I am interested in understanding how systemic changes contribute to aging. Before joining the Wyss-Coray lab, I worked in the lab of Judy Campisi on characterizing senescent cells and chemical inhibitors of the pro-inflammatory secretory phenotype. Currently, I am exploring how changes to the periphery with age promote cognitive decline.
I am a PhD student in the Chemical Engineering Department. Prior to joining the lab, I worked in Jim Swartz’s group here at Stanford on engineering virus-like particles for targeted delivery of cancer therapeutics. I am interested in gaining a better overall understanding of aging and inflammation, and then utilizing that understanding to generate therapeutics to treat these diseases.
Steven grew up in Sammamish, WA. He earned his BS in chemistry at UC Berkeley under Richmond Sarpong, doing research in synthetic organic chemistry. After an internship in medicinal chemistry at GlaxoSmithKline and three years studying synthesis and biophysics of lipids in the Burns lab at Stanford, Steven joined the Wyss-Coray lab to study the proteomics of aging.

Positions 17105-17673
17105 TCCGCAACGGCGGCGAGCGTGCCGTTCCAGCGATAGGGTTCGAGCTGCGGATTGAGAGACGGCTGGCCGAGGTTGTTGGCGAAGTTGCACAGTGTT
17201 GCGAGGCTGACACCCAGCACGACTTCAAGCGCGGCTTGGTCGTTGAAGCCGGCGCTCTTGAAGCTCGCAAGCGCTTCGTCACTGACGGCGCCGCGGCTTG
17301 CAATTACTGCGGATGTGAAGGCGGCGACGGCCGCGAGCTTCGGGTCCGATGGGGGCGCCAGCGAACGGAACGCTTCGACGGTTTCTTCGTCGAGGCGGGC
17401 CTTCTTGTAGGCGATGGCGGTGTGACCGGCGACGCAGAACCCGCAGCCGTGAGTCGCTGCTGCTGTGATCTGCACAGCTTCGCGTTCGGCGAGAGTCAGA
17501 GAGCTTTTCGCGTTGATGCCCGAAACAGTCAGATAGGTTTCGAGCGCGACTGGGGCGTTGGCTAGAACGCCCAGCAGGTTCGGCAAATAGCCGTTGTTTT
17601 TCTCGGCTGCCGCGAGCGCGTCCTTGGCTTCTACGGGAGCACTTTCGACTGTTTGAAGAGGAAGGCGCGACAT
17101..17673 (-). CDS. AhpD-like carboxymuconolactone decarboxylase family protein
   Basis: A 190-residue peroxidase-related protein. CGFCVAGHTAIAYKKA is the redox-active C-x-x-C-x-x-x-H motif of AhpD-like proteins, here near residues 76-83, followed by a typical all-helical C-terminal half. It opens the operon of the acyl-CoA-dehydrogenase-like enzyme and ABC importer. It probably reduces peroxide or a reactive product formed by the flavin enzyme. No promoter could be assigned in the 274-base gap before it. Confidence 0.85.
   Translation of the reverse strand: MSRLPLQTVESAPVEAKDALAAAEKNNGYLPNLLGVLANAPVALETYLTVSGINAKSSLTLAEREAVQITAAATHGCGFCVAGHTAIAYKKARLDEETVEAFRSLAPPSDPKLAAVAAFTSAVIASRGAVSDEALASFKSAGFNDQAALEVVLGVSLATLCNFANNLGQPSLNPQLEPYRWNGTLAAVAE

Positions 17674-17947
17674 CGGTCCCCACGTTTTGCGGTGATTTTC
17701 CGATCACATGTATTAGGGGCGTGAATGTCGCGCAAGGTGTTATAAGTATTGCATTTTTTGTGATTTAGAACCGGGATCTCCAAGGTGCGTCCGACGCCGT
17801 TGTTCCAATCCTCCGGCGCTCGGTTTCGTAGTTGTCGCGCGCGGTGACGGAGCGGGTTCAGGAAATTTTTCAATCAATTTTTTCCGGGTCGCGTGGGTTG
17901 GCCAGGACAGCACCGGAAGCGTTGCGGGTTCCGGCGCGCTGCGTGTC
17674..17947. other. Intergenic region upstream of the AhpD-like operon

I am currently a pre-med undergraduate student at Stanford University studying biology. Under the guidance of Dr. Hanadie Yousef I am investigating how interactions between brain endothelial cells and aged blood contribute to the inhibitory effects of aged blood on hippocampal neurogenesis and cognitive functions.
Drew graduated from Stanford in 2017 after receiving a bachelor's degree and departmental honors in neurobiology. In the Wyss-Coray lab, he is working to understand the impact of physical exercise on brain health at the molecular and cellular level. At Stanford, Drew also competed for the varsity men's gymnastics team, which he captained his junior and senior years. In the future, he hopes to pursue a dual MD/PhD program, focusing on neuroscience.
Research Data Analyst